Yet, non-documentary films about the Holocaust activate some of my PTSD triggers.  Someone I know, someone with knowledge of my PTSD, kept insisting I go see Schindler’s List.  What little of the film I have seen triggers my PTSD.  I tried to explain this.  That person could not grasp the trigger connection since my personal trauma was not Holocaust trauma.  The individual kept insisting I see the movie, endlessly.  The person rendered themselves toxic.  They became part of the problem and I avoided this toxic person.

 

I have even met medical professionals who have been confused how someone else’s trauma can be a trigger for my own PTSD.  Yet, if I broke a bone playing football they would not only bar me from playing football, they would advise me to stay away from activities that place stress on the bone, such as weight lifting or some other sport.

 

Thus I need to fast from activities that are toxic to me and are direct or indirect PTSD triggers.  I also need to fast from toxic people who are unwilling or unable to understand the dynamics of PTSD.

 

There is also another form of fasting I must engage.  I have mentioned that I need to fast from PTSD triggers.  But I also need to fast from the by-products of the PTSD Identity.  The PTSD Identity will embrace those things which isolate me from proper relationships.  If I self-medicate with alcohol and drugs, or if embrace promiscuity and pornography, or if I engage in other risky, thrill-seeking behaviors as a means to cope with my PTSD, then I need to fast from those activities as well.  Singly or in combination they can kill me and others.  If they don’t kill me, then they still demean me and others.  If I die, kill others, or treat myself and others as meaningless objects, then PTSD has won.  I am trying to avoid that.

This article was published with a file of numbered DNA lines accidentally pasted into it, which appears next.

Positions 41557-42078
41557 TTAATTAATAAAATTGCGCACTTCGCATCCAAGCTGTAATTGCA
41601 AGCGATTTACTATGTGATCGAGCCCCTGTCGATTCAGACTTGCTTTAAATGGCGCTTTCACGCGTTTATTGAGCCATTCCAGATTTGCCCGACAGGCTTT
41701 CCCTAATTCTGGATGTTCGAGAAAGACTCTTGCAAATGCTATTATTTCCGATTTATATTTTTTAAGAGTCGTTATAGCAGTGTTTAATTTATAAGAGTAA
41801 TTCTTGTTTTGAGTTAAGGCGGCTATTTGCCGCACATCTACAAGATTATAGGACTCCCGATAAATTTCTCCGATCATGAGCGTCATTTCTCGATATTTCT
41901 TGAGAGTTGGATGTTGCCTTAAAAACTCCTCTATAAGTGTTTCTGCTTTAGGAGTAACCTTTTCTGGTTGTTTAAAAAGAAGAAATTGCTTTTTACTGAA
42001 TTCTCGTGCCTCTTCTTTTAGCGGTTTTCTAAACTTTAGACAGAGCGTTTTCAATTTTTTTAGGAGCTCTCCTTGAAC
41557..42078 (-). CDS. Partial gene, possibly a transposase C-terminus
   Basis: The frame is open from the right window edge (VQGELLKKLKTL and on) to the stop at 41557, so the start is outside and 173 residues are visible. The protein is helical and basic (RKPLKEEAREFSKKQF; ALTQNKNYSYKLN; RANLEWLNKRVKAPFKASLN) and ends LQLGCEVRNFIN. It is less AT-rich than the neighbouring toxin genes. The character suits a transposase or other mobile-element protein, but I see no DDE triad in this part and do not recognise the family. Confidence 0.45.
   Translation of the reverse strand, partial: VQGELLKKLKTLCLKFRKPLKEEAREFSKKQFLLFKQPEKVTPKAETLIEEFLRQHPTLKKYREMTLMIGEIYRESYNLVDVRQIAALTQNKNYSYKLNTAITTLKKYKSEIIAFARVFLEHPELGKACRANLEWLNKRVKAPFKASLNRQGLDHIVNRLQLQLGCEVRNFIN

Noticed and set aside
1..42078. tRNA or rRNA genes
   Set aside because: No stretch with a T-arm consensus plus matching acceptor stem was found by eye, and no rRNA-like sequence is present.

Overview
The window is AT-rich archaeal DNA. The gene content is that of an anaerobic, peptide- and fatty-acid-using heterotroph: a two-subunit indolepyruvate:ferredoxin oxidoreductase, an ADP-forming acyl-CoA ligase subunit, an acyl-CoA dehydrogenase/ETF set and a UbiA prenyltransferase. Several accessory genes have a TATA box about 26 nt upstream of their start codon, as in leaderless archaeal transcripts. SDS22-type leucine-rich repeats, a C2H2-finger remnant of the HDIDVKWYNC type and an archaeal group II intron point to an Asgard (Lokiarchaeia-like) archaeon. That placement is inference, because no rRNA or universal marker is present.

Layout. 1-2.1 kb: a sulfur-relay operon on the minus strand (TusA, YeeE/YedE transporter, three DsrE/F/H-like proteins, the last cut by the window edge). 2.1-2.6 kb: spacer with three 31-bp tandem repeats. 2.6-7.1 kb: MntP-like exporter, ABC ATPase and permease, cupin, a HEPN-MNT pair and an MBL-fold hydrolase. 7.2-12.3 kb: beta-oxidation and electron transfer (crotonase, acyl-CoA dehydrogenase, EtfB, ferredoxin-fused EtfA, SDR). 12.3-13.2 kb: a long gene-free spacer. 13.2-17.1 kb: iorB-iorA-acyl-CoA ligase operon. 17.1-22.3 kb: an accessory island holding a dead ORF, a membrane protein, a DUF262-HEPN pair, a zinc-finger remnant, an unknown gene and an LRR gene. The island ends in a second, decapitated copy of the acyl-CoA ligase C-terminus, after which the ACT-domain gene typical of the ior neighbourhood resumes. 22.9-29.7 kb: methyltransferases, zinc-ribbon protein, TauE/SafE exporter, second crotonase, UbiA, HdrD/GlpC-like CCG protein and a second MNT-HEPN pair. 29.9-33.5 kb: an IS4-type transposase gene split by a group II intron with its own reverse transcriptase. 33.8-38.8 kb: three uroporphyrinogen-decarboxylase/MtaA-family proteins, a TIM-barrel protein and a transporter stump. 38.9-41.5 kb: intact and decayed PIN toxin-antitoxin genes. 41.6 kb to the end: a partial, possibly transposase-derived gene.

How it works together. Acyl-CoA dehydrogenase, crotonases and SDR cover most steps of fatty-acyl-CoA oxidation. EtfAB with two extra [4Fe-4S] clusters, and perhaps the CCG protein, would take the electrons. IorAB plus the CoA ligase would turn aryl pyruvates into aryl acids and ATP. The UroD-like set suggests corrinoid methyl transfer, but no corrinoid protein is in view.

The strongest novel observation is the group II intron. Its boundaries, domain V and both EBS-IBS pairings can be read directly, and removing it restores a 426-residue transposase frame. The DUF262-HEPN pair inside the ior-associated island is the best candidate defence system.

If I am to nourish my soul instead of letting PTSD further erode it, then I need to pray, and that continually.  I need to fast from the triggers that activate and nourish PTSD.  I need to fast from the aspects of the PTSD-Identity that will see me dead or diminished as a human being.

 

Some folks give up on religion because they pray once, or think that they have prayed, nothing seems to happen and so they give up on prayer.  It is similar to a person who never exercised.  They train once for a few minutes and discover they cannot run a marathon.  Then they declare exercise has no value.

 

I am on a permanent, life long, session of prayer and fasting.  I pray to better understand myself and nourish my relationships.  And, I must continue to fast from some of my own PTSD triggers in order to stay alive.

 

The combination of prayer and fasting drains the PTSD wounded soul and helps to heal it at the same time.

 

Effective spirituality can help ease the pain of PTSD.

 

Semper Pax, Dr. Z

 

Comments

  1. Wow-I had never considered the existence of secondary triggers and now better understand the soul sickness of PTSD. As I’ve heard you say before, there are two paths to navigate-the “culture of death” and the “culture of life.” Images associated with the former would probably feed the PTSD identity, be they directly or indirectly associated with the trauma. It saddens me that so much of our society feeds on the “culture of death,” from violent video games to music lyrics to movies. I wonder if many people, particularly the generation growing up immersed in this death culture, suffer from a sickness of the soul even in the absence of full-blown PTSD.